Account Management That Drives Growth

Drive sales growth with existing customers through account management strategy

Account management insights

Existing customers are a critical revenue source for almost every organization. Meeting organizational growth targets requires sales leaders to establish well-defined account management processes and tools that not only retain customers, but also enable account teams to identify, develop and execute on growth opportunities within their account base.

However, Gartner research reveals that the traditional account management model may actually stunt growth.

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    Pie chart showing that only 28% of sales leaders report that account management channels regularly meet their cross-selling and account growth targets.

    Sales account management channels are falling short of goals

    As part of the broader move to solution sales, many organizations have expanded their product and solution sets; on average, sales leaders report a 2.3x increase in the size of their sales teams’ product portfolio over the past several years.

    Despite this increase in portfolio size, account management channels continue to perform below growth expectations, with cross-sell and upsell revenue falling short of targets.

    Account managers have a
    big job

    Account managers are now expected to provide service, resolve issues and maximize consumption and ROI — all while selling additional new products and services. Account managers are also expected to achieve growth by connecting multiple products together into complex solutions.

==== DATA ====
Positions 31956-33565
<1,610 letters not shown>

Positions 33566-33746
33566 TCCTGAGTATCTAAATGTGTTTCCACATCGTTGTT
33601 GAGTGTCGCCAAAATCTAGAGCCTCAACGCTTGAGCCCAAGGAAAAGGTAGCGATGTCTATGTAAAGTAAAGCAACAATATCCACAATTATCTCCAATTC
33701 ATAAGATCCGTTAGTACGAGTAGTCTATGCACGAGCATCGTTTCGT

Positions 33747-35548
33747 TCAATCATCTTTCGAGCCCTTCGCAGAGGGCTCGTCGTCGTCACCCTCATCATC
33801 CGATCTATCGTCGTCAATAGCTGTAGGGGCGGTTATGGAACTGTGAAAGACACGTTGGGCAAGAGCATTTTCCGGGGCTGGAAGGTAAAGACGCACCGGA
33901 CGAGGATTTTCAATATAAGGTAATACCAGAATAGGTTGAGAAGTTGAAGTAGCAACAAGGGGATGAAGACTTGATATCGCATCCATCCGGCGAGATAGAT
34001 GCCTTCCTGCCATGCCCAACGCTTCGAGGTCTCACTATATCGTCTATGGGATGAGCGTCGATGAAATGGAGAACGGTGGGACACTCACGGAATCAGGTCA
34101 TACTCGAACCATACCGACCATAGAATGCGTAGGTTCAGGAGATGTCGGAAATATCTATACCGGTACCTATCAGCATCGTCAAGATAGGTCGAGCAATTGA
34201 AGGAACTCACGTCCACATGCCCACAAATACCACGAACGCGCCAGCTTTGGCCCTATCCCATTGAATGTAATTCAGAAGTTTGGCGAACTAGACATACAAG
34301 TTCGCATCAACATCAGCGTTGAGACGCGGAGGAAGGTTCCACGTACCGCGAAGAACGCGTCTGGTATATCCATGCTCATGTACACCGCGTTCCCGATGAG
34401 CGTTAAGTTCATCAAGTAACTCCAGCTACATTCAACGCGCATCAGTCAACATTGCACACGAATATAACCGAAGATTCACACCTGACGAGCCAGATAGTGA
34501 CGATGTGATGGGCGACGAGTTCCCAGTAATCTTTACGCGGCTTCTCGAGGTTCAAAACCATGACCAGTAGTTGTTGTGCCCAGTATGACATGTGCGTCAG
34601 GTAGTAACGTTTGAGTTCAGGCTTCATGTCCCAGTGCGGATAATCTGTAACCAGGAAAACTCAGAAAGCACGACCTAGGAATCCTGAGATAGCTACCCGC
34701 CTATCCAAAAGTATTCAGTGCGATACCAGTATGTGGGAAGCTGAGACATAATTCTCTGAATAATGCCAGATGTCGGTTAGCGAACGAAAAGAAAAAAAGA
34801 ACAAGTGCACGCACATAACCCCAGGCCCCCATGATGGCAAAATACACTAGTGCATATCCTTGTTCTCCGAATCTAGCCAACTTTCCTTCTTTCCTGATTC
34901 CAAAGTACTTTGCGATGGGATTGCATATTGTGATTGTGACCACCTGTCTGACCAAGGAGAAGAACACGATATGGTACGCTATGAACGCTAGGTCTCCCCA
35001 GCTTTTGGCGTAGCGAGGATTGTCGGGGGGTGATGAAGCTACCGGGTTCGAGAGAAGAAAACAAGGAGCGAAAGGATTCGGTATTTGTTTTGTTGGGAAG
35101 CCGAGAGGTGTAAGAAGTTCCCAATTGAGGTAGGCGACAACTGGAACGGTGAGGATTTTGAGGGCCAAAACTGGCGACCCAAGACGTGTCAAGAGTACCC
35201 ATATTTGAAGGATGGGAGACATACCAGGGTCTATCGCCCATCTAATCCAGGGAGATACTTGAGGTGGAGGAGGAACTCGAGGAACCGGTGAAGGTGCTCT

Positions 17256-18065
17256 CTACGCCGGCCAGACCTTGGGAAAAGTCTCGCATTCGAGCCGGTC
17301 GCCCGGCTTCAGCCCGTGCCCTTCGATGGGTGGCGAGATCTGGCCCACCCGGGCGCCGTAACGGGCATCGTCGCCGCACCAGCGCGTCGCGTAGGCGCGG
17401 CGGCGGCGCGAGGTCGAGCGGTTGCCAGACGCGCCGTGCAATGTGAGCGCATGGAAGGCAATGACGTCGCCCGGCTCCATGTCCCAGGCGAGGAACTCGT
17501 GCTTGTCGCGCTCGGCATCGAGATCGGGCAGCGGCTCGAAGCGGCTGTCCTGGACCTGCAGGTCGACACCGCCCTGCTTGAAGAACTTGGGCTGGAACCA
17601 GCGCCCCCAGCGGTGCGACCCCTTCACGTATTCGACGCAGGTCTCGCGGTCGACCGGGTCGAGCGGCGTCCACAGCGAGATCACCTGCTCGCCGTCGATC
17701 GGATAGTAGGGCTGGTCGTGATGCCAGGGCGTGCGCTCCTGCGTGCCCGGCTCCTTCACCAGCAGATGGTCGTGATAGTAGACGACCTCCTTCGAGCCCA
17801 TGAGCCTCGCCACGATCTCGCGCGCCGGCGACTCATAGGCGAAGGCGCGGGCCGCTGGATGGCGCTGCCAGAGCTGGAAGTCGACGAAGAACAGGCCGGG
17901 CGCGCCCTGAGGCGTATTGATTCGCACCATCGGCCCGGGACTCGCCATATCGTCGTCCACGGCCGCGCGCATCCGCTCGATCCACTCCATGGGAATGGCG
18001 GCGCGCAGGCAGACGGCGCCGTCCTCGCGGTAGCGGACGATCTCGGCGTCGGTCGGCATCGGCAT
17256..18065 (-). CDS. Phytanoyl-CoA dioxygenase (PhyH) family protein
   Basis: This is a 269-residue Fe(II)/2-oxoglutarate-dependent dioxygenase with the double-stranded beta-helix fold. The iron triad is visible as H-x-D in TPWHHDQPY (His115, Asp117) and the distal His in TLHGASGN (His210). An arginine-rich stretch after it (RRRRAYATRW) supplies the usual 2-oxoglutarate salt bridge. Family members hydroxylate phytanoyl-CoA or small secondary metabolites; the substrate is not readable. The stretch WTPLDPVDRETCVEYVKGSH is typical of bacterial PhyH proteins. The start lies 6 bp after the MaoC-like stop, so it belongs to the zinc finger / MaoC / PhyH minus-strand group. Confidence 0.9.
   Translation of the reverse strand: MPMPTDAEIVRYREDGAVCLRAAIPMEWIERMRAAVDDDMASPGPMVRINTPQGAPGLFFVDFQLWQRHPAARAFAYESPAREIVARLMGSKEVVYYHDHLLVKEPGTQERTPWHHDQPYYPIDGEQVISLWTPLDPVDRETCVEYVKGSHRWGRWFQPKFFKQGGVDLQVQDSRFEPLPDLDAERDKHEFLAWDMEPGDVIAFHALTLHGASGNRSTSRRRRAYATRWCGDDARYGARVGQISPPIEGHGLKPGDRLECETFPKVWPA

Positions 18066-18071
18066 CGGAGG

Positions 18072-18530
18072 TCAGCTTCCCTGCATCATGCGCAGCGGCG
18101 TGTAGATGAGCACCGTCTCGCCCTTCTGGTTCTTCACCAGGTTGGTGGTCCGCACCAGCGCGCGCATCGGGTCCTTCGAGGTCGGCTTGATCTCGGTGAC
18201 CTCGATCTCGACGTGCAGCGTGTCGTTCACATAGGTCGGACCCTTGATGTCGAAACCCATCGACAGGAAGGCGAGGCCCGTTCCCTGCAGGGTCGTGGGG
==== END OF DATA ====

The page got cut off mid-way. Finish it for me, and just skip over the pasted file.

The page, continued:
Selling these solutions is time-consuming and difficult, requiring a distinct skill set and attitude for account managers. Yet in many instances, these additional growth responsibilities have simply been added alongside traditional retention responsibilities for account managers. The result is a role so expansive sellers must inevitably choose among competing demands on their time.

    Account managers juggle a broad range of responsibilities, from customer service and support to maximizing consumption and value to driving account growth.
    The anti-shrinkage system is characterized by metrics that allow sellers to opt out of growth, a misaligned risk appetite and a dominant service-oriented mentality.

    The current account management system is one of “anti-shrinkage”

    The account management paradigm at many sales organizations is oriented not toward encouraging growth, but rather toward discouraging the loss of business already won, which inadvertently allows account managers to prioritize the retention of existing customers over the expansion of account spend. We call this an anti-shrinkage system.

    Account managers think they can grow through great service

    This challenge is exacerbated by the prevailing mindset within account management organizations that exceptional service that exceeds customer expectations drives growth. So, given a choice between service-oriented activities and those aimed explicitly at growth, account managers often choose the former, believing they will eventually lead to growth.

    Pie chart showing that 88% of account managers believe that servicing their accounts above and beyond customer expectations is the surest way to grow accounts.
    Two bar charts showing that while service increases the likelihood of retaining an account by 101%, it has 0% impact on growing the account.

    But service does not drive account growth

    Gartner surveyed nearly 750 B2B customer stakeholders to better understand the impact of various account manager activities on customers’ likelihood to both retain and grow that supplier relationship over time.

    We found that, while high levels of customer service do, in fact, increase the likelihood of customer retention, they have no statistical or meaningful impact on growth.

    Customer improvement drives account growth